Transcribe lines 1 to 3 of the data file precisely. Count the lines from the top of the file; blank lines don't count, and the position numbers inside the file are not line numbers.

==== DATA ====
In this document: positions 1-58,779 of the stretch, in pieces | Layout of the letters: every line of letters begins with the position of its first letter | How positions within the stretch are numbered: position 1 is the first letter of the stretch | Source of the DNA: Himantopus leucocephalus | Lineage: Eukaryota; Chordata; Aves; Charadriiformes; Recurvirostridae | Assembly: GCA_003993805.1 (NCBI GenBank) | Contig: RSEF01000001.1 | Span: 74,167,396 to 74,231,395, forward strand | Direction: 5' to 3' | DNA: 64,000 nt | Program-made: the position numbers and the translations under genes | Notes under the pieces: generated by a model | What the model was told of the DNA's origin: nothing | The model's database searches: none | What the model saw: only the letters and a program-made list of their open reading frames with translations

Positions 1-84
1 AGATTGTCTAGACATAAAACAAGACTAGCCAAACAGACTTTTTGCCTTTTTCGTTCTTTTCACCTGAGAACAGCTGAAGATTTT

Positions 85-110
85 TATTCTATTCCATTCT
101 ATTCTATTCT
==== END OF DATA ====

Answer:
In this document: positions 1-58,779 of the stretch, in pieces | Layout of the letters: every line of letters begins with the position of its first letter | How positions within the stretch are numbered: position 1 is the first letter of the stretch | Source of the DNA: Himantopus leucocephalus | Lineage: Eukaryota; Chordata; Aves; Charadriiformes; Recurvirostridae | Assembly: GCA_003993805.1 (NCBI GenBank) | Contig: RSEF01000001.1 | Span: 74,167,396 to 74,231,395, forward strand | Direction: 5' to 3' | DNA: 64,000 nt | Program-made: the position numbers and the translations under genes | Notes under the pieces: generated by a model | What the model was told of the DNA's origin: nothing | The model's database searches: none | What the model saw: only the letters and a program-made list of their open reading frames with translations

Positions 1-84
1 AGATTGTCTAGACATAAAACAAGACTAGCCAAACAGACTTTTTGCCTTTTTCGTTCTTTTCACCTGAGAACAGCTGAAGATTTT